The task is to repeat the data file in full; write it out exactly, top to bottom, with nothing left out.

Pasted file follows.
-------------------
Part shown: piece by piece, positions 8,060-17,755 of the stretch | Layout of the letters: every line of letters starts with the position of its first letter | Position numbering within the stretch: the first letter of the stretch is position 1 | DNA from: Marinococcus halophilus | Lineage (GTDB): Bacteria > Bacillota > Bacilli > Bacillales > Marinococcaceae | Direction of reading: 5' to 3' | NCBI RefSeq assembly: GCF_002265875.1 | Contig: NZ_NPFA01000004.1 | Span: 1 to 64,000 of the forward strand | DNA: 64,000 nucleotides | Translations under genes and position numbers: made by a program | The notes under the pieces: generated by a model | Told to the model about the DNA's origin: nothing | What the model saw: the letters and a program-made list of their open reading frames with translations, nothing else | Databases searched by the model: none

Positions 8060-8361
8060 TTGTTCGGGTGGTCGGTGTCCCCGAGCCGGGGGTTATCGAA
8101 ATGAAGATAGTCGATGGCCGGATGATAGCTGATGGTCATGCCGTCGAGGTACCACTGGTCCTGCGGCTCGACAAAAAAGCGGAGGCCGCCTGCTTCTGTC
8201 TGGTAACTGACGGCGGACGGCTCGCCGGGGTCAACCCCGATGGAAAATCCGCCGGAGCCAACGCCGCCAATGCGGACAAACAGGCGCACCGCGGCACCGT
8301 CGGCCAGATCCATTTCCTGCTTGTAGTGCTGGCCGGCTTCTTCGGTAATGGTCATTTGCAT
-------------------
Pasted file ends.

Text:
Part shown: piece by piece, positions 8,060-17,755 of the stretch | Layout of the letters: every line of letters starts with the position of its first letter | Position numbering within the stretch: the first letter of the stretch is position 1 | DNA from: Marinococcus halophilus | Lineage (GTDB): Bacteria > Bacillota > Bacilli > Bacillales > Marinococcaceae | Direction of reading: 5' to 3' | NCBI RefSeq assembly: GCF_002265875.1 | Contig: NZ_NPFA01000004.1 | Span: 1 to 64,000 of the forward strand | DNA: 64,000 nucleotides | Translations under genes and position numbers: made by a program | The notes under the pieces: generated by a model | Told to the model about the DNA's origin: nothing | What the model saw: the letters and a program-made list of their open reading frames with translations, nothing else | Databases searched by the model: none

Positions 8060-8361
8060 TTGTTCGGGTGGTCGGTGTCCCCGAGCCGGGGGTTATCGAA
8101 ATGAAGATAGTCGATGGCCGGATGATAGCTGATGGTCATGCCGTCGAGGTACCACTGGTCCTGCGGCTCGACAAAAAAGCGGAGGCCGCCTGCTTCTGTC
8201 TGGTAACTGACGGCGGACGGCTCGCCGGGGTCAACCCCGATGGAAAATCCGCCGGAGCCAACGCCGCCAATGCGGACAAACAGGCGCACCGCGGCACCGT
8301 CGGCCAGATCCATTTCCTGCTTGTAGTGCTGGCCGGCTTCTTCGGTAATGGTCATTTGCAT